Roshaun and Maritza Davis specialize in creating something out of nothing for their clients.
They are the people behind Gather, the frolicking monthly street dinner party in Oak Park that draws hundreds of people out on summer evenings. In North Sacramento, their GOOD street food + design market, which resumes in June, fills an empty warehouse with vendors selling locally made food and crafts.
The couple’s third major venture is Display, a retail store on Broadway in Oak Park that reinvents itself every six to eight weeks. It reopened April 7 as a kids store. It was previously a holiday store and a wedding chapel.
“They have a great blend of knowing what is going on in the community and knowing what brands they are looking for,” said Andrea Lepore, creative director of midtown’s Hot Italian restaurant, who has hired the couple’s Unseen Heroes marketing and events planning firm for a variety of jobs.
“They really fill a niche here that no one else is filling,” Lepore said.
In 2008, when they were just starting out, Roshaun Davis’ knack for invention even extended to creating an entire person.
Then a Sacramento State student, Davis was struggling to promote his hip-hip group Righteous Movement. It was growing in popularity, but without record label support or a manager it was having a hard time breaking free of low-paying friends and family deals. So he invented a manager. For a time, even the band members didn’t know the manager didn’t exist.
“They would be like: ‘Yo, where is this guy at? We never get to see him,’” Davis said. “People would call me all the time and be like: ‘Yo, who is doing that for you guys? You guys have really taken a jump forward.’ And I was like: ‘We have a manager now.’”
Using the manager persona Shawn Williams and communicating by email, Roshaun booked bigger gigs, handled media and created an air of success. Soon, then-girlfriend Maritza Villegas took over the job and applied her “flea market hustle” to keep the momentum going.
“I just negotiated until I got what I wanted,” Maritza Davis, 31, explained from the pair’s Oak Park office. That included asking venues to cover travel expenses and make other concessions that are standard for label bands but hard to come by for local artists.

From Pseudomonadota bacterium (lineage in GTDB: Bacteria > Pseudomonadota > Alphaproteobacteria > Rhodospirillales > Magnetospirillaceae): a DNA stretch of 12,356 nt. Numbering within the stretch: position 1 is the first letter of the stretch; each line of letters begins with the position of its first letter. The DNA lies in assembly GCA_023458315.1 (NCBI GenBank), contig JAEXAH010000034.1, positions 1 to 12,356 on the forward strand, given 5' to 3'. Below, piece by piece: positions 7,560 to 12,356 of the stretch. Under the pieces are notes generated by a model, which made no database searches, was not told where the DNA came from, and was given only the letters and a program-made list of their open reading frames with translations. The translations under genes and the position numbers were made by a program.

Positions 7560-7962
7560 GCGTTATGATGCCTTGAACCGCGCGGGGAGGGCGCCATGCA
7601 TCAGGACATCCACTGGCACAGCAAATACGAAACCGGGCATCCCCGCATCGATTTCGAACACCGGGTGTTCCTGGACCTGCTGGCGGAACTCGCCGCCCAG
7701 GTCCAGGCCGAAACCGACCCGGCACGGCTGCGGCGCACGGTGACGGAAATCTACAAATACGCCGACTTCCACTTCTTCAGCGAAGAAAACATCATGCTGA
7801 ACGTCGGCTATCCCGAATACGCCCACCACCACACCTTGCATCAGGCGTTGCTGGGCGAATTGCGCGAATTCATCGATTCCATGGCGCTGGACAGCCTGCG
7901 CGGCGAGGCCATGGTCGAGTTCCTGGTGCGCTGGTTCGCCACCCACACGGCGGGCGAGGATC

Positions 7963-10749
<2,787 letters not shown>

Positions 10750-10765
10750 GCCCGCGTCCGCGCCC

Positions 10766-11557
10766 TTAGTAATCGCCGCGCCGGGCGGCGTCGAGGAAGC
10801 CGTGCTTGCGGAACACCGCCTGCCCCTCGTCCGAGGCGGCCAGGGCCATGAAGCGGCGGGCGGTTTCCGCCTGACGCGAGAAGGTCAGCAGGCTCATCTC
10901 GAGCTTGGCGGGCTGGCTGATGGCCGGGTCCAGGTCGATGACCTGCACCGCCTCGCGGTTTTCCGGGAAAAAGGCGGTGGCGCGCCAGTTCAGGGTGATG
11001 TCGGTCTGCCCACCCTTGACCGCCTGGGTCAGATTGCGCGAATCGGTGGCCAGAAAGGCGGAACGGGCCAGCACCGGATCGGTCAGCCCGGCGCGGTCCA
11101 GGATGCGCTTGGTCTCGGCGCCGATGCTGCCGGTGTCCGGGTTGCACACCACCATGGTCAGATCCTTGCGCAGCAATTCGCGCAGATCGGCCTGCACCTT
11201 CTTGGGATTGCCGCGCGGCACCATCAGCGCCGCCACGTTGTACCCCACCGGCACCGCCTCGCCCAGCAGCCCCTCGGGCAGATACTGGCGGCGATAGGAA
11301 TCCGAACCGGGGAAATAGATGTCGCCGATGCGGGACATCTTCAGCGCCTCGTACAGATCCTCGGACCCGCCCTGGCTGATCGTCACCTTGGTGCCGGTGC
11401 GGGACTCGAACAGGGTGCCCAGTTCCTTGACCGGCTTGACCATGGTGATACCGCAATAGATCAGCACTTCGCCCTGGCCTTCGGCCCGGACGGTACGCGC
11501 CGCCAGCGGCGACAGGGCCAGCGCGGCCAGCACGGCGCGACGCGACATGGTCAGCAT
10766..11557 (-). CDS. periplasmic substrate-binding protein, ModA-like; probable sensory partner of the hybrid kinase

The couple eventually took on other artists, so when the band’s run ended, they transitioned into throwing events for business clients and eventually into block party events for business associations under the Unseen Heroes name.
Lepore helped set them on their path when she hired them to help create, market and execute events associated with the pizza, gelato and apparel business, including the Bicycle Film Festival and eventually GOOD, which fills an empty warehouse with vendors selling food and crafts.
Architect and developer Ron Vrilakas said they were the obvious choice once the Oak Park Business Association decided to bring in outside help to create an event aimed at bringing new life and energy to north Oak Park.
Vrilakas said the couple’s creativity and entrepreneurial spirit has helped the events exceed expectations.
“A lot of people have great ideas, but not of lot of people are good at executing them,” Vrilakas said.
Tamika L’Ecluse, president of the Oak Park Neighborhood Association, said the events are helping bring the community together.
“It’s a great reason to get out of your home and out in the community engaging with other people,” L’Ecluse said. “It’s been a very positive influence. I can’t wait for it to start.”
This year’s Gather kicks off on May 14.
The Davises are also tenants of Vrilakas’ Broadway Triangle project. Connected spaces house the Unseen Heroes operations team and the ever-evolving Display pop-up store.
Redecorating and restocking Display is a lot of work, but Maritza Davis said they’re up for it. It grew out of a desire to do more with the local designers slogging it out with weekend events.
“We look at a lot of the designers as family. This is our way of giving people an opportunity to test it out and see where their passion can lead to,” said Roshaun Davis, 33.
At least one designer, Ana Manzano, was able to parlay her weekend success into a brick-and-mortar business, ana apple, in Old Sacramento selling her baby clothing and hosting classes.
“The majority of Sacramento is big-box stores. There are some boutiques that will carry some local designs, but there is not a ton out there,” Maritza Davis said.